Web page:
Signs your therapist is messy AF

I will always be a champion of self-care, good mental health, and going to therapy.

But there’s a lotta bad therapists out there, honey.

We’ve all encountered mediocrity and unprofessionalism from time to time (okay, often), and the mental health profession is not exempt. Don’t get me wrong: some therapists are fantastic! Amazing! Life-changing! But, as in any profession: not everyone is good at their job. Bad therapy exists, and so do bad therapists. A lot of them.

Now, I’m not talking about egregious therapist transgressions such as ethical or legal offenses. If you’re a masochist, you can read all about those in the so-dry-it’ll-make-your-eyes-bleed APA Ethical Principles of Psychologists and Code of Conduct.

No, this post is an abridged list of signs your therapist is unprofessional, messy, and probably mediocre…taken from both my own real-life experiences as as a therapy client over the years, as well as those shared with me by others.

So without further ado:

Signs your therapist is messy AF:

Spending the whole session talking about themselves. It’s not normal to know more about your therapist than they know about you. If you can handily rattle off the names of your therapist’s aunts, uncles, nieces and nephews…something is not right.

Eating during a session. I had three (count ’em, THREE!) therapists who ate during our sessions. One woman made loud and passionate love to a bowl of Wheaties while I poured my heart out about how people never give me their undivided attention. Not really. But the Wheaties part is 100 percent true.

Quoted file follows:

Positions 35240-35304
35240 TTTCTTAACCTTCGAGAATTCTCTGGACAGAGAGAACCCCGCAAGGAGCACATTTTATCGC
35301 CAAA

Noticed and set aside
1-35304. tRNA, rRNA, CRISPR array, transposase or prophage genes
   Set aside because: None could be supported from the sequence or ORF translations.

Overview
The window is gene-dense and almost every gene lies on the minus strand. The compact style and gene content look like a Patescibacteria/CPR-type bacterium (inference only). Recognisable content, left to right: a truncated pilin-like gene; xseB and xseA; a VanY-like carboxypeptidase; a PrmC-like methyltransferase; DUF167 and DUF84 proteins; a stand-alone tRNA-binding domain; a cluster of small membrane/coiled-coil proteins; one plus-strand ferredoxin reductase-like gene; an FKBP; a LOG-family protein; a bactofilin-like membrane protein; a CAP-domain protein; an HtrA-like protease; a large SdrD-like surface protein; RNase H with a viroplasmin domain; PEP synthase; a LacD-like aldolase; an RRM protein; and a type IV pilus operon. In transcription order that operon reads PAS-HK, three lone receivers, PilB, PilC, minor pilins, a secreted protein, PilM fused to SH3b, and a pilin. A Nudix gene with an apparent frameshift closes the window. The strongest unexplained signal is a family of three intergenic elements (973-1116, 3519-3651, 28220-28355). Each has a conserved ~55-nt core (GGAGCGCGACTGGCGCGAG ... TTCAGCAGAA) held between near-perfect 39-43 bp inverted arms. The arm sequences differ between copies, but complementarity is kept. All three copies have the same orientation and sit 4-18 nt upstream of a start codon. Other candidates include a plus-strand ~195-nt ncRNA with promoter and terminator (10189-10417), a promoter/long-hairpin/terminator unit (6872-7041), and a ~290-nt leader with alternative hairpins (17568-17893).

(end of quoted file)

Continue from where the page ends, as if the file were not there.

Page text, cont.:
Imbibing during a session. Some people are gonna fight me on this, but I don’t care. A sip of water for a dry throat here and there is one thing, but no one wants to see their therapist chug a Kiwi Strawberry Snapple just after telling the story of how their dog died in their arms when they were ten. (And if the beverage in question contains booze, you have my official and enthusiastic permission to pull an Irish Goodbye.)

Taking non-emergency calls during a session. Wheaties chatted up both the UPS guy and her daughter about their upcoming trip to Six Flags Discovery Kingdom during our 50 minute (and $160) session. Apparently, she never learned how to turn off the ringer.

Getting angry with you for wanting to work with another therapist. Provided you, the client, communicate your desire to part ways respectfully, a true professional will understand and support you in getting the help you need, even if it’s not them.

Telling you to get a divorce. At least not on the first phone call, for God’s sake!

Ghosting you. This goes double if you went to therapy to work through abandonment issues. Clients are supposed to ghost therapists, not the other way around!

Falling asleep during your session. “Zzz” is not an acceptable therapeutic insight. Time for Irish Goodbye: The Sequel.

Arriving late every session and getting upset when you bring it up. Messy and tardy = BYE.

Failing to have have a box of tissues within reach. This one applies to the therapists who shun Telehealth and insist on only providing in-person therapy like it’s (actually) 1999: leaving your client to cry and snot all over themselves on top of doing the emotional heavy-lifting isn’t just messy, it’s cruel.

***

You heard it here first, guys: life’s too short for bad haircuts, bad cheese, and bad therapists.

Of course, therapists don’t have to be perfect (no one is), but they do have to be professional and respectful of you and your time. If you have a quibble about something in therapy, you have the option of bringing it up and watching how your therapist responds: if they’re skilled and self-aware, they’ll at least try to leverage the issue into a productive, perhaps even restorative, conversation. And if they can’t do that, it could be the confirmation you need to keep it moving.